Tuesday, June 05, 2007

What Does Rich Mean?

Examining richness and the quality of experience ...

"Amid the current hype of Web 2.0, rich has become the de facto buzzword suggesting fresh, sexy digital products, often marked by glossy buttons with AJAX-driven behaviors. But what does rich mean to a UI (user interface) designer who wants to craft intelligent, compelling, and memorable interactions? Given current digital and technological trends, today’s UI designers must deepen their understanding of richness. Such an effort will strengthen designers’ vocabularies (adding legitimacy and weight to client discussions), and enable designers to temper judgment when it comes to applying rich capabilities.

Before delving into notions about richness, it is critical to acknowledge the core challenge of designing rich experiences. Designers face an ongoing battle for human attention across the digital landscape—from websites and desktop applications, to mobile devices and beyond. Newer technologies allow for greater levels of information display and dispersion, enabling access anytime, anyplace. Scholar Richard Lanham has noted that we now live within an “attention economy” where designers must effectively arbitrate the scarcity of human attention. Those who know how to command the landscape of competing words, images, sounds, and motion will aid user goals more effectively. Therefore, to move beyond the hype surrounding richness, it is vital to clarify its meaning.

A Framework for Experience: Rhetoric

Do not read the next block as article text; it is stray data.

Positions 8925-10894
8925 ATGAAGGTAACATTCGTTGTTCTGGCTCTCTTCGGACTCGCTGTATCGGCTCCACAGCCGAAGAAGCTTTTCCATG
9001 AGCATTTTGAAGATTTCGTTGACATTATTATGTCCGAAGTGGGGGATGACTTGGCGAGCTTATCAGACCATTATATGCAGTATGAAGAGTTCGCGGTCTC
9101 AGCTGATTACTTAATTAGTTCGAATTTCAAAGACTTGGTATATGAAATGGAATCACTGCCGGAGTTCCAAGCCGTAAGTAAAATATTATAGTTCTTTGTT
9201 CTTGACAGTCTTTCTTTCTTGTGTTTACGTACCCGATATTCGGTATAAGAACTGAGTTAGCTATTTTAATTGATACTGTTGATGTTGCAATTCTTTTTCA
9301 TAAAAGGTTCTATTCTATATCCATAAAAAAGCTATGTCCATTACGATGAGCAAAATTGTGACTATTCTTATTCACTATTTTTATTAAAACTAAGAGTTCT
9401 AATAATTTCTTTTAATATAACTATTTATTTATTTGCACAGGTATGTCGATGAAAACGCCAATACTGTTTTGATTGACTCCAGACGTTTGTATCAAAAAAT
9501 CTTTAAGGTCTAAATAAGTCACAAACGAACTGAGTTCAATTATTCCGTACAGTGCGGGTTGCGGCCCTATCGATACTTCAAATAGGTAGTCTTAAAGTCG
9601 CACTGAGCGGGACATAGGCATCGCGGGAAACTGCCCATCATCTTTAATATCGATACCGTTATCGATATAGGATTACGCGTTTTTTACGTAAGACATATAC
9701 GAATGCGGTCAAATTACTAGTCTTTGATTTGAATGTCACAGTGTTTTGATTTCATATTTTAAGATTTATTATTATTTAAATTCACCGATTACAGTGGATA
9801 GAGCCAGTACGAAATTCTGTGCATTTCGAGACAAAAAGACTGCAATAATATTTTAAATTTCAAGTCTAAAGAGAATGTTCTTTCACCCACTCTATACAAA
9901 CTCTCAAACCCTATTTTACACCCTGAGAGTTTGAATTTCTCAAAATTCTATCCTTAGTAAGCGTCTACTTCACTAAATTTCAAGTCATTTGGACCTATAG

For a common understanding of richness, it is necessary to step back and reference the dictionary. Typically, the definition of rich includes words such as abundant, plentiful, intense, and of course, wealth. Entities associated with richness are described as indulgent or saturated, like savory foods, glossy photographs, and luxurious objects. But how do these descriptions apply to online banking, mobile messaging, and other digital encounters?

To better articulate the relationship between richness and the quality of experience, we need to understand what is meant by user experience (UX). Controversies and definitions abound, but for the purposes of this article the approach is broad: A subjectively interpreted, continuous stream of psychological and physical phenomena brought into awareness through an interaction. A complete user experience depends upon the correlation of three human elements:

Attention: the connection between a person and a form

Attraction: the process of being drawn to a form and engaging with it on multiple levels

Satisfaction: a fulfilling sense (yes, it’s a feeling thing!) of being useful, usable, and desirable"    (Continued via Boxes and Arrows)    [Usability Resources]

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